Mercer, who was in the army and did three tours of Afghanistan said the discrimination LGBTI service people experienced was unacceptable.
“If I am honest, it is hard to conceive – as a more contemporary veteran of our armed forces, the environment too many of you experienced when you were serving,” he said.
“Where being a member of the LGBT+ community would have got you detained, followed by a dishonourable discharge from the military.
“Volunteering to serve is an act of bravery in itself; to volunteer for the chaotic, challenging nature of service life and yet within that community, which so many of us are so proud of, experience discrimination of this sort is unacceptable.”
By Lawrence Mashiyane
It is February and, for those who care for such things as Valentine's Day, it is the month of Love. Some scurried throughout January to get someone 'special' and others are getting on the love train before the 14th. At the end of search, many will be on dates on the 14th and many will be having sex; others will probably be watching TV, but we are not interested in them for now (and clearly love isn't either). The interest is in the ones who will be on dates and/or having a shag. The interest is in what happens after Valentine's Day. After Valentine's Day, how long until the romance fizzles out and turns into a memory or worse, a one night stand? You're probably thinking not long and if you are then it means you know about the cloud that hovers over the gay community; our relationships do not last. Of course this stereotype or stigma does not apply to everyone in the gay community but, as I always say, stereotypes do not come from out of nowhere. They are not made up. Stereotypes are that big cloud of black smoke that let every one know there's a fire. It does not mean an entire building is burning, but it does mean a floor or two could be.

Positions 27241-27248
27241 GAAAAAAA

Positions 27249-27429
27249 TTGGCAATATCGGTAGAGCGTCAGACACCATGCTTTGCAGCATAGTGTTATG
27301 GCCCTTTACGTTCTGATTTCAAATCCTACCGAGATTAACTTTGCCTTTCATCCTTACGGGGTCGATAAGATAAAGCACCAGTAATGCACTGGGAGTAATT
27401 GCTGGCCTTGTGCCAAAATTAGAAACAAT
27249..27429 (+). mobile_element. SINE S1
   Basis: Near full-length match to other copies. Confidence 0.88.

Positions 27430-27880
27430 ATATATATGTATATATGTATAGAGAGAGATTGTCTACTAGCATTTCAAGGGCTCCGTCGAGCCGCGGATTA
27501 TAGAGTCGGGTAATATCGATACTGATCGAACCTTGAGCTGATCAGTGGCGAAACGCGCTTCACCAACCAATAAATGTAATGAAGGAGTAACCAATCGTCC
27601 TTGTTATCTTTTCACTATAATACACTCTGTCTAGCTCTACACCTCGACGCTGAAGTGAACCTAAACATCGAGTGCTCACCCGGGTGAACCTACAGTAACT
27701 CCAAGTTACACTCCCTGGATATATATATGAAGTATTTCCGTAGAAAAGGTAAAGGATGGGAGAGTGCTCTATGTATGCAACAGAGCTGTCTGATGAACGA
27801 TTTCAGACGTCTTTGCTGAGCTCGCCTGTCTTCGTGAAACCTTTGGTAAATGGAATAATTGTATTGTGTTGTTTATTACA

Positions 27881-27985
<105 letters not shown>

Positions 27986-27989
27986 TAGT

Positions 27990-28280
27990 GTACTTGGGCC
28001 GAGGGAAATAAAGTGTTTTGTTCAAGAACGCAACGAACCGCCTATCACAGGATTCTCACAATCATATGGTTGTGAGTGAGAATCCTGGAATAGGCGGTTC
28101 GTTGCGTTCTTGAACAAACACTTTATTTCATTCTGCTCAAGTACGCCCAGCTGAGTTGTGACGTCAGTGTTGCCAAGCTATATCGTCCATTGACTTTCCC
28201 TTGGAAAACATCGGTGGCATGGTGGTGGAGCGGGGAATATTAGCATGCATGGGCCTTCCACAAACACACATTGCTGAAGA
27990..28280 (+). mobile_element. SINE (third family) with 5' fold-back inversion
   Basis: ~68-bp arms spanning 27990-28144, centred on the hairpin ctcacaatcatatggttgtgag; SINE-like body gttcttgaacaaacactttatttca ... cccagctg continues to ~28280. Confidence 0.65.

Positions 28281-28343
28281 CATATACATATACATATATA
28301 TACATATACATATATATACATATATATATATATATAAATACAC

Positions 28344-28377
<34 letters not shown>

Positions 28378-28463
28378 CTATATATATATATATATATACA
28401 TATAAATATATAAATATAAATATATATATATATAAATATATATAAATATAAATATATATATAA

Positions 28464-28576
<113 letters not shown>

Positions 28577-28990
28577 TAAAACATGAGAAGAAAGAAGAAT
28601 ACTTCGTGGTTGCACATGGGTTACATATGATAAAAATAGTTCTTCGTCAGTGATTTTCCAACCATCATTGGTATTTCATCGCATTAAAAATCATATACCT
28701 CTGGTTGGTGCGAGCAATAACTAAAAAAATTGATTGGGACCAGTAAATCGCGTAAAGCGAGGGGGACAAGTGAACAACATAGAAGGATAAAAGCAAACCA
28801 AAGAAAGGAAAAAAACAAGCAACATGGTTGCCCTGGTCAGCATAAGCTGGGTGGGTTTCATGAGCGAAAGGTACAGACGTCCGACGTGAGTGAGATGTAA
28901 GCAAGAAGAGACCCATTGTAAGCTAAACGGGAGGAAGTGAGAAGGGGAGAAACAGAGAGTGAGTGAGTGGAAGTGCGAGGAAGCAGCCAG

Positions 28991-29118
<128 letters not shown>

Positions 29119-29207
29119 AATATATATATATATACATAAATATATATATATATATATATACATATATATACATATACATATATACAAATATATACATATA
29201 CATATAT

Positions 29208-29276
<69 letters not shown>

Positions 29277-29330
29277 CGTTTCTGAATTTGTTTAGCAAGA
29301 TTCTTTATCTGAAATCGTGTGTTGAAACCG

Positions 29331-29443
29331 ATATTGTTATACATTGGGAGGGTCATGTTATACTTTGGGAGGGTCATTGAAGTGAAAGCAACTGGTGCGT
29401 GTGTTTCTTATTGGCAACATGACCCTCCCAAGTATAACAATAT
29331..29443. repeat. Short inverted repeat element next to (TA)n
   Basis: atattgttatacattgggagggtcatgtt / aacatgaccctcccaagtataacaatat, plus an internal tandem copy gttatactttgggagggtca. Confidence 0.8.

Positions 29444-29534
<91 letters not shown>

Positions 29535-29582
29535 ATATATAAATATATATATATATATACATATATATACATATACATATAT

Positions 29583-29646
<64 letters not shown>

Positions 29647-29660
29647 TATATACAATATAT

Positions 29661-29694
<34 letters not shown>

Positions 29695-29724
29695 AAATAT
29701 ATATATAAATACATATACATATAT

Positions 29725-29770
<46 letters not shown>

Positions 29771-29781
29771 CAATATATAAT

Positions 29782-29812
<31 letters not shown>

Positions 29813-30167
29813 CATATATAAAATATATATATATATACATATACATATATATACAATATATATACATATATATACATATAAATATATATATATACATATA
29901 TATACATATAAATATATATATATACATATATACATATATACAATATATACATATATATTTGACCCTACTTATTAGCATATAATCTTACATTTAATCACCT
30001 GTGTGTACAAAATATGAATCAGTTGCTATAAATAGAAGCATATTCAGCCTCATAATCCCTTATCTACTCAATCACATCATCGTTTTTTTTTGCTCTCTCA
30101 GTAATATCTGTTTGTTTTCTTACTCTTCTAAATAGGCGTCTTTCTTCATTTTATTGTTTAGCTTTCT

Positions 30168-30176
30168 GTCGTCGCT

For any relationship to last, one thing is important and that one thing comes before love, trust and commitment/faithfulness. That one thing is compatibility. The problem with the gay community is that compatibility has been cut down to two simple things; sex role and behaviour/gender expression. "Are you top, bottom or versatile?" They ask. "Are you 'straight' acting or feminine?" Once those two questions are asked and the answers are the desired, everything is good to go! But truth is, it is not good to go. Not at all! I am not saying that those things are not important (although how greatly important is up for debate), I am saying that there is more to find out beyond those two. There is a lack of compatibility in Gay relationships and it is usually because people have two things in mind: Society and Sex.
Whether a guy is effeminate or not is usually a concern with society; especially if one is in the closet. Sometimes it is preference but also, some people prefer to be with more masculine or 'straight acting' guys because it is a lot less obvious and covert. When two guys walk down the street, looking all heterosexual, no one really thinks "oh look, there goes a gay couple" but the concern is if a guy walks with another guy who has a twist in his hips, a twang in his voice and speaks with swinging hands; it all looks too obvious. The feminine guy draws too much attention, the two guys walking together now stick out like a sore thumb. Even if some guys are 'open' and out of the closet, the still remain (if I can say) conservative. They do not want to put society on edge, draw the attention of homophobes and they believe that their sexuality is no body's business. A fear for being judged for being gay still exists.
The second concern is Sex. The "are you top, bottom or versatile question?" simply put is, "are we going to be able to fuck or not?" I reject any other interpretation, it simply amounts to that.